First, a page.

On November 28, Folha published a story about a rape accusation made by journalist Amanda Audi against university professor Alexandre Andrada.
According to the text, without hearing all the witnesses named in the investigation or further investigating, the police had sent a report to the court that resulted in the investigation being closed.
A week later, Andrada found space on page A3 of the newspaper to write about the facts: he said that the newspaper had published serious and untrue information about him, based on a complaint filed months ago by the Public Ministry and without contacting him to hear your version.
Could Audi do the same? No, because at the request of Andrada's lawyers, Justice forbade her to talk about the case.
In an email to the ombudsman, Andrada also questioned whether it would be ethical for Folha to "use its staff" to reverberate what would be slander, thanks to the bonds of friendship between the journalist and some of her employees. Audi is a journalist, as are the three witnesses listed in the case (one of them a reporter for Folha itself).
Among readers, mostly men, the decision to publish the story was criticized, as it would potentially destroy reputations. Was the newspaper wrong?
What defines whether a subject should be published or not is in the public interest, and it exists in this case. It is undeniable that the text's publication exposed those involved, but this was done based on facts of public knowledge that produced legal consequences.
The investigation was closed for lack of evidence, but that does not reduce the article's interest. The filing is a decision of the court, subject to reconsideration, as the text says.
Andrada says his side was not covered in the article, which would be serious. It turns out that Andrada was not interviewed, but his lawyer - his legal representative - was, which meets the basic rule of listening to the other side.
The case was exposed on social networks by the journalist involved before being banned by the Justice from talking about the subject. After that, the article was completed, which assumes that hearing all the witnesses would have been crucial.
In the text he wrote for Folha, however, Andrada says that the defense listed the witnesses.
It is common, say lawyers, that investigated appoint a series of witnesses to exalt their qualities or even delay the investigation's progress, which ends up weighing on the delegate's decision to hear them all or not.
Therefore, it would be important that the information that the witnesses were appointed by Andrada was in the initial report, because, for the understanding of the outcome of the investigation, it makes a difference to know who indicated them.
There is another point that draws attention. The text does not say, but the investigation was closed about five months ago. The journalist's last post on the case, on the other hand, was on November 3 — the hook for other newspapers to publish material on the case.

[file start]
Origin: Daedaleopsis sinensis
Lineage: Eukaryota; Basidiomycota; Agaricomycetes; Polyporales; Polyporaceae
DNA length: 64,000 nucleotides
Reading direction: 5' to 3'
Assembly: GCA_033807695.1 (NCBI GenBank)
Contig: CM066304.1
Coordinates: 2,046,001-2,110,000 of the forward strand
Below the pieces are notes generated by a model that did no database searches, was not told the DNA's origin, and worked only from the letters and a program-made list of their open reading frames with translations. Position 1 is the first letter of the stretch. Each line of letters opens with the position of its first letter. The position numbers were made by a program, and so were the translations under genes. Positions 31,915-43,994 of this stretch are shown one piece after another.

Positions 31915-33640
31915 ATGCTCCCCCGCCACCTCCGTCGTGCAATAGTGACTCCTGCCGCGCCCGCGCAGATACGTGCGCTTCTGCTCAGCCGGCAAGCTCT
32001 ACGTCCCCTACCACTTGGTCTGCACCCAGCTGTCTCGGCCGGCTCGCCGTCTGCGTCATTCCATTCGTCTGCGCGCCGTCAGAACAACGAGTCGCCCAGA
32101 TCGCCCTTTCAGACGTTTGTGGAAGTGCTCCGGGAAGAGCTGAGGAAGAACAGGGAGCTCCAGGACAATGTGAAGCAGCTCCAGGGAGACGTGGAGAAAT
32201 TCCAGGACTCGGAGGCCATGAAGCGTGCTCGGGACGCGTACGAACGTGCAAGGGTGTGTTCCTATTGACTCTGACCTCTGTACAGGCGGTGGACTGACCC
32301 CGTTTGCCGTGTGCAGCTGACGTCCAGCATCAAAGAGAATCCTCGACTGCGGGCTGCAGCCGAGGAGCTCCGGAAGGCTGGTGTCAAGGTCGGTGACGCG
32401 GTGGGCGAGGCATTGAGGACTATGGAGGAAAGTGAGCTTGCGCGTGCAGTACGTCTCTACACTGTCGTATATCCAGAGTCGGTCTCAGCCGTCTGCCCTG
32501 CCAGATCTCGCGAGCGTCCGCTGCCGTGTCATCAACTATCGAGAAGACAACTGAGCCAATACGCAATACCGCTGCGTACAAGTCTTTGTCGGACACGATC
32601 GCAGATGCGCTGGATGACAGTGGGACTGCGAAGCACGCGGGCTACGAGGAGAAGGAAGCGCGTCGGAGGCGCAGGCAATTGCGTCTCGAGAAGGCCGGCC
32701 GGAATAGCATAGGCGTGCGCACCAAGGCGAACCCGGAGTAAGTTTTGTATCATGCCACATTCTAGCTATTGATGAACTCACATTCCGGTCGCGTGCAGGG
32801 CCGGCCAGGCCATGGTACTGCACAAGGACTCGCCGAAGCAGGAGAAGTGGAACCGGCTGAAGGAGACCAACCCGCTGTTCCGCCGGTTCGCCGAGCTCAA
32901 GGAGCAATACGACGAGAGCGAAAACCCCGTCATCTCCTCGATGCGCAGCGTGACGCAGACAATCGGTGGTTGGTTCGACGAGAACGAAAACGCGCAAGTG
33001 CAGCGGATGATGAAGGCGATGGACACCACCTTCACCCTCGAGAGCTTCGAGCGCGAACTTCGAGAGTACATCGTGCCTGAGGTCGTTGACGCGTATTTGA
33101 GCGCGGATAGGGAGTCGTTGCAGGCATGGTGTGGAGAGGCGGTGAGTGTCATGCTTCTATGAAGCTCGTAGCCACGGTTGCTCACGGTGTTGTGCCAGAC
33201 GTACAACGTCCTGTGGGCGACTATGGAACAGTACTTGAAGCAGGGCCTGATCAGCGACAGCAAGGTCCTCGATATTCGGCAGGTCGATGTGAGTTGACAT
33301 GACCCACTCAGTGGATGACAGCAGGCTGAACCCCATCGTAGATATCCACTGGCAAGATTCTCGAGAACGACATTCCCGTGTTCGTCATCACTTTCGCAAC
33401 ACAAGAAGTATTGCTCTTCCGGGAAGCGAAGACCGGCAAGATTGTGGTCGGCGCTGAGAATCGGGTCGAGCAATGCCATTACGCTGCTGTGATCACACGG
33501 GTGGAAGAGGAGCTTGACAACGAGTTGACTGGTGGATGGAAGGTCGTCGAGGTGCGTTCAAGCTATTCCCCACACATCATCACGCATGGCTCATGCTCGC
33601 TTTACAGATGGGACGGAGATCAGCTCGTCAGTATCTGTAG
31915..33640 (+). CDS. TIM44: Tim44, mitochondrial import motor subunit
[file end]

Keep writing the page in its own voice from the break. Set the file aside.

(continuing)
UOL, for example, published the story on November 4, the day after the tweet mentioned. In the case of Folha, why publish the article 25 days later? Did the newspaper take long to gain access to more detailed information from the survey? Was it enough time to listen to everyone involved?
The lack of explanations to the reader strengthens the argument that the report only came out because some media people are involved.
As I have already said in this space, journalists see as secondary points that, once exposed, would dispel conspiracy theses and bring much more security to the reader.
Vinicius Mota, Folha's editorial secretary, says that the report gathered elements to question the soundness of the criminal investigation of a case denounced by the journalist herself on her social networks and points out that the defendant's defense was heard.
In response to the publication of Andrada's text, Mota says that the newspaper is committed to offering ample space to the adversary to whom it is accused or expresses complaints about reports, as is the case, and page A3 is a space traditionally used for this purpose .
In addition, Andrada uses to defend some stereotypes that surround victims of accusations of sexual violence. And, surprisingly, the prosecutor of the case said that it was a case of "two people confused by their intentions and feelings," an observation that does not seem to me to be part of his duties.
The Maria da Penha Law cites the media's ethical values to curb stereotyped roles that legitimize or exacerbate domestic and family violence.
Therefore, removing coverage from cases involving suspicions of sexual crimes from old prejudices and clichés is more than a moral prerogative, it is in the law. The approach, however, cannot be made at the expense of sobriety and maximum information.
A reporter with a specialization in economics, Flavia Lima graduated in social sciences from USP and in law from Mackenzie. She has been the ombudsman for Folha since May 2019.
Translated by Kiratiana Freelon